Everyone, especially women, adores love stories with the Happily Ever After Ending. They have this fairy tale idea that the Happy Ever After automatically begins right after the honeymoon.
We’ve all heard the saying “The Honeymoon’s Over.” That saying isn’t without cause. When the wedding planning, the ceremony and the honeymoon are over, it’s time to roll up the sleeves and WORK on the marriage. Sometimes I wonder – if brides put as much effort into planning their marriages as their weddings, would our divorce rate divebomb instead of skyrocket?
There’s a delusion that a girl’s loneliness, problems, and inner struggles will be solved IF she can just marry the prince.
Truth be told, issues will only be magnified by the marriage until they can be resolved. They aren’t resolved by the signing of the marriage license or by saying “I Do” through a misty, romantic lace veil. Marriage isn’t a band-aid to put over owies. Marriage is the union of two people committed to stay together to love one another, heal one another and help one another be transformed into a more Christ-like image.
A few days ago, I blogged about my husband. Young single women may have sighed and longed for a spiritual man such as my husband. Young brides may have been inwardly disappointed that their husbands aren’t quite like mine. Older women probably smiled knowingly, understanding what was written between the lines. Because, I didn’t tell you the whole story.
That isn’t the man I married.
I didn’t marry a perfect man. I married a man with a Perfect Savior and one who allowed trials, older believers and the Word of God to transform him into the man he is today.
Happily Ever Afters Just Don’t HAPPEN.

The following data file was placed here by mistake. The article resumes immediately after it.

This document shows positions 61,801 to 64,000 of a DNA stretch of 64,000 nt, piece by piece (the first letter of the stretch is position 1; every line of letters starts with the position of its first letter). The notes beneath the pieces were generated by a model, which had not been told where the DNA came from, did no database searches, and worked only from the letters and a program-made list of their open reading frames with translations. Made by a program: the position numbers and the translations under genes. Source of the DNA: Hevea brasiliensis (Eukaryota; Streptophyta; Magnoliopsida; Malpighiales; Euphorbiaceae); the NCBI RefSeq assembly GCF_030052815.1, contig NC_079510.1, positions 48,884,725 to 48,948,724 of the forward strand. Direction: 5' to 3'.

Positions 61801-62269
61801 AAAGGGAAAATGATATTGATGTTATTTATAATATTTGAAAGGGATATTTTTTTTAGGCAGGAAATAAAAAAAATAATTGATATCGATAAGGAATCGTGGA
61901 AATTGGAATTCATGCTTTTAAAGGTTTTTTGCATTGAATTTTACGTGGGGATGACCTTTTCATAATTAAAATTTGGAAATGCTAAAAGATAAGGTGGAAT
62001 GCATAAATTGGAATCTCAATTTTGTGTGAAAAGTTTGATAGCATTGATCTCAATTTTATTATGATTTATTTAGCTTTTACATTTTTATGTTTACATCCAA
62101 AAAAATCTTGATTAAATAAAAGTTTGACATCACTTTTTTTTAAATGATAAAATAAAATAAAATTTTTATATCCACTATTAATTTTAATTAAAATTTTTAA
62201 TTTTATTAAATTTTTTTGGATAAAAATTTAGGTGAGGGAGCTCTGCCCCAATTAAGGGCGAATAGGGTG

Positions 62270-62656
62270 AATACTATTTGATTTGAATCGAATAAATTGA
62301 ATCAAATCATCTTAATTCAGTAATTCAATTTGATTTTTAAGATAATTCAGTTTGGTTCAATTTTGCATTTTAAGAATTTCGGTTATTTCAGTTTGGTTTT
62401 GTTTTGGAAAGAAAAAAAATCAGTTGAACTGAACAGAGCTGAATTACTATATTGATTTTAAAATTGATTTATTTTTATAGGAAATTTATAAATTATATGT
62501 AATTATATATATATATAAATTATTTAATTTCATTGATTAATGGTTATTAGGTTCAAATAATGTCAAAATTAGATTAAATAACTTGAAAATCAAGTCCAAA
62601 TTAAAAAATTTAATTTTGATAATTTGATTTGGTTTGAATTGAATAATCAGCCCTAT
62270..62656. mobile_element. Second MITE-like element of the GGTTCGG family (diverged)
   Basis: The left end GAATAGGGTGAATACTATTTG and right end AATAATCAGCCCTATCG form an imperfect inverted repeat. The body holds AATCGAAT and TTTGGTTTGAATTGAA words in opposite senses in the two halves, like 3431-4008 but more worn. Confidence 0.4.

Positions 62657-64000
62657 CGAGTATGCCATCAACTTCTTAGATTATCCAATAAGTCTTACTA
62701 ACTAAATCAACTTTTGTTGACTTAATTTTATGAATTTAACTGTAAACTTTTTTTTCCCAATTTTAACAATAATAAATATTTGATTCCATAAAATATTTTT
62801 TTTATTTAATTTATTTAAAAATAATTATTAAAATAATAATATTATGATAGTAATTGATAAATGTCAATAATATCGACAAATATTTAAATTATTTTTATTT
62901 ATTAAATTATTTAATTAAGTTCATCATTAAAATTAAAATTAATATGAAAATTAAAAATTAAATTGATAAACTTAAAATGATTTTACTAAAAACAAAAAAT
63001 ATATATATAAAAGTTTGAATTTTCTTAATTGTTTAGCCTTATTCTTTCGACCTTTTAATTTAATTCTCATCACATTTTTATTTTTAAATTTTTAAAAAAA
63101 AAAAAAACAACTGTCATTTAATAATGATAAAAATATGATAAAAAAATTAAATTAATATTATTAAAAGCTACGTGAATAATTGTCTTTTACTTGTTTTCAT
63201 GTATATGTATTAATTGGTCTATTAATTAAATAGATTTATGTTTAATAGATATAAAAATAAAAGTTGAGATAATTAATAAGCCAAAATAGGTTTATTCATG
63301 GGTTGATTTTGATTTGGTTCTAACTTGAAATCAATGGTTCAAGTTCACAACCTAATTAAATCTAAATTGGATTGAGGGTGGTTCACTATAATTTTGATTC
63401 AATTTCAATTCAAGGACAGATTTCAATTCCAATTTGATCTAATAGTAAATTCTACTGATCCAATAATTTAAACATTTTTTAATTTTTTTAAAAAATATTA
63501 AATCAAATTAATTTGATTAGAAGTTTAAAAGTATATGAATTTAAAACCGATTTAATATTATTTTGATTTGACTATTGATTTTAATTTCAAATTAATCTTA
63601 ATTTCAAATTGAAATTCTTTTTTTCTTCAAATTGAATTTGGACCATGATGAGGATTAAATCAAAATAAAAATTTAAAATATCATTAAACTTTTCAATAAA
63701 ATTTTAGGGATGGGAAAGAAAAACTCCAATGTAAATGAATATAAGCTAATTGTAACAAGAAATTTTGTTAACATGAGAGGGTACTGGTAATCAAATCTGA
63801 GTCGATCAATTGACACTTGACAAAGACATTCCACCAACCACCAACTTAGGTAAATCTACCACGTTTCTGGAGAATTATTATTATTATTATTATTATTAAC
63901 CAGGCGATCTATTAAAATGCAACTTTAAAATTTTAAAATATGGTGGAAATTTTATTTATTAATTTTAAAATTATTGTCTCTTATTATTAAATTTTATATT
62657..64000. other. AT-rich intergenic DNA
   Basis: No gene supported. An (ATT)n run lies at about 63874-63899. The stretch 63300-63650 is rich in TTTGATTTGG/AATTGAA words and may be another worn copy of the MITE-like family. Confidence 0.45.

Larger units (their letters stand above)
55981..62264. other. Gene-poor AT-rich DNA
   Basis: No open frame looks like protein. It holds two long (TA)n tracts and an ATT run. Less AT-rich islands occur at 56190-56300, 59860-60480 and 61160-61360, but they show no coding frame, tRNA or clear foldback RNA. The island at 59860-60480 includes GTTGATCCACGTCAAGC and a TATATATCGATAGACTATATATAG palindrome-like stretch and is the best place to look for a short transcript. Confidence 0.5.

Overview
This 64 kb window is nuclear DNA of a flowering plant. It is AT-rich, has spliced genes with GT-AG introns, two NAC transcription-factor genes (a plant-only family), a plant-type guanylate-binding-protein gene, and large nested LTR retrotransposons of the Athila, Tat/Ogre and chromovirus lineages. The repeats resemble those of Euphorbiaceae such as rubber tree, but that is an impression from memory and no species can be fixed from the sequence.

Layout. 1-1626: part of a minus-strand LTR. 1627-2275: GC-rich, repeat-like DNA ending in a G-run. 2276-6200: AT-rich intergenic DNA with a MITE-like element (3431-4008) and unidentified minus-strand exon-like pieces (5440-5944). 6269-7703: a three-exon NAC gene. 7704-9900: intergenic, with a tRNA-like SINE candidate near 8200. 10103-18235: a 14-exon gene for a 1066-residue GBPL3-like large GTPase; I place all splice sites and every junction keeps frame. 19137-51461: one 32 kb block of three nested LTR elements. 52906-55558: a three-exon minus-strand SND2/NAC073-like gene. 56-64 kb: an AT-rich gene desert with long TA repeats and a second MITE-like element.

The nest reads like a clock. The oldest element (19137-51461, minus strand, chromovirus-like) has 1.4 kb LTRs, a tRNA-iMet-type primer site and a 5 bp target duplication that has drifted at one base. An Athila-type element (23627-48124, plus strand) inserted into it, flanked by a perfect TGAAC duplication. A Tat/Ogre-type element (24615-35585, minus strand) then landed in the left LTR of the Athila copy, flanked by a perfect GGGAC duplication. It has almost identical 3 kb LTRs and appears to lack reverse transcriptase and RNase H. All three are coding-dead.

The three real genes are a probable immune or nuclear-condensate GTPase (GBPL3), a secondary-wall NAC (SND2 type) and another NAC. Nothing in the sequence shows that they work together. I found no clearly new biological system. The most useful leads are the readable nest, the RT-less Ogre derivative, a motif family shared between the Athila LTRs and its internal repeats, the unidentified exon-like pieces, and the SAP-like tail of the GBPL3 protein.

This isn’t to indicate that I was the perfect wife, that I upheld the marriage single-handedly and transformed my husband into the man he is today. We both had faults, we both were immature, we both needed to grow. But, we loved one another fiercely, we were committed, and we were best friends. I don’t want to sit and list all of his mistakes, they are as far as the east is from the west. I don’t want to talk about mine either, at this time. I just want to talk about my role as a HELPMEET during our formative, growing-up-together years.
1. I loved him. No matter what, I chose to love him. Titus 2:4
2. I prayed about each character issue, fault, or sin I thought I saw in him. I purposed to not say anything about the issue until I had prayed about it at least three times. That reduces the fleshly tendency to nag. It reduces irritability. It forces you to be humble before the Lord; as you begin to confess your husband’s faults, you get convicted about your own. Sometimes you begin to see the log in your own eye. Matthew 7:3
3. I purposed to be a helpmeet. In Genesis 2, Eve was created to be a “help-meet” to Adam. In the Hebrew it simply means “one who helps.” Are you willing to help with all areas of your husband’s life? We only think of helpmeet in terms of household chores and spiritual ministries. What about besetting sins? What about weaknesses? What about sins of omission? It is still your job to help. Remember the old-fashioned vows – for better and worse?
4. I submitted. This is not a word the world loves, but since the Lord uses it, we should understand it, love it and honor it. I learned to submit with a pure and loving heart, not just gritting my teeth and displaying outward physical obedience. I knew submission had to begin inwardly and I understood I was following the Lord as I followed my husband.
5. I trusted the LORD to continue the work He began in my husband. Philippians 1:6 Women sometimes think they can marry any man and make him into the man they want him to be. An older woman, Ann, once warned me, “You get what you marry.” It wasn’t my job to change him, it was the Lord’s.
The overall goal in our lives for our husbands has to be for their good and for the glory of the Lord, not for our own benefit. Do we want our husbands to grow so they can be intimate with the Lord, or so they don’t irritate us as much?
For our 20th anniversary, my husband planted a beautiful rose bush in our front yard so he could bring me red roses often. We learned to prune correctly to force, not hinder growth. To keep damage from spreading, we pinch off and pick up all leaves with fungus and bugs. We fertilize and water. Even when we do all these things and the roses bloom month after month, there are still the thorns. Because of the beauty of the flower, we continue to put diligent work into the bush, even though we often get scratched. Sometimes we bleed.
A beautiful rose just doesn’t happen. Neither does a marriage.